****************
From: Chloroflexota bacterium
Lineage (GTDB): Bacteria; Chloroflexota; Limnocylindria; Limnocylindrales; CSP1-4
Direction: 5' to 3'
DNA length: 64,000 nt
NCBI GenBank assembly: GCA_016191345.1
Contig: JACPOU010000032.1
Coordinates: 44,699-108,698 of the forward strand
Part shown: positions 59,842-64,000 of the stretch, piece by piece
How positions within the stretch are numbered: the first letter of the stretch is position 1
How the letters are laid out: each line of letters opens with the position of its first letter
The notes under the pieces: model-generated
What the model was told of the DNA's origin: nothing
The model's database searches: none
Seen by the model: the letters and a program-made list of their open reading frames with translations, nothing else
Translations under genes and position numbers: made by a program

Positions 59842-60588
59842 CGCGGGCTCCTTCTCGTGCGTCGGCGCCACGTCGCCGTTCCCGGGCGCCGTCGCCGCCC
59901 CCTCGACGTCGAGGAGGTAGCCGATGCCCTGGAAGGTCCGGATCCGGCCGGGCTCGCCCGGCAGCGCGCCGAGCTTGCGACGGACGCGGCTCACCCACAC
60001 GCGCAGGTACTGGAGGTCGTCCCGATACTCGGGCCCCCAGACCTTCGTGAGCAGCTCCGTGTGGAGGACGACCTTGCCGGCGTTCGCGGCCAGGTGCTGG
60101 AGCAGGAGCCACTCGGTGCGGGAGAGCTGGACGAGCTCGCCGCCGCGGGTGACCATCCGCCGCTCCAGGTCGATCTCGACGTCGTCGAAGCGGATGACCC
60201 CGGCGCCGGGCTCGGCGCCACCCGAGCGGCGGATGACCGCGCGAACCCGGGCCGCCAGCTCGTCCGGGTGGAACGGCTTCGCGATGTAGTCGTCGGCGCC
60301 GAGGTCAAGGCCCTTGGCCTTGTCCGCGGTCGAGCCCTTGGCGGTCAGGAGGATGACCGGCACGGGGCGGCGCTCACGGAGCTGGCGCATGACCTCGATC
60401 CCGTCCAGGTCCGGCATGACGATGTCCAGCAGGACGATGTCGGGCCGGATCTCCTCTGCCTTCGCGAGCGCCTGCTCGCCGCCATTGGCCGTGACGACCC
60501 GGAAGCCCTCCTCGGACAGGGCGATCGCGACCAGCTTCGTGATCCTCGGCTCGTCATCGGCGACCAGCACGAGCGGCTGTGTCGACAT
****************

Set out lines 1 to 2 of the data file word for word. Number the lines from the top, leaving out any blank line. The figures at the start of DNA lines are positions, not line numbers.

From: Chloroflexota bacterium
Lineage (GTDB): Bacteria; Chloroflexota; Limnocylindria; Limnocylindrales; CSP1-4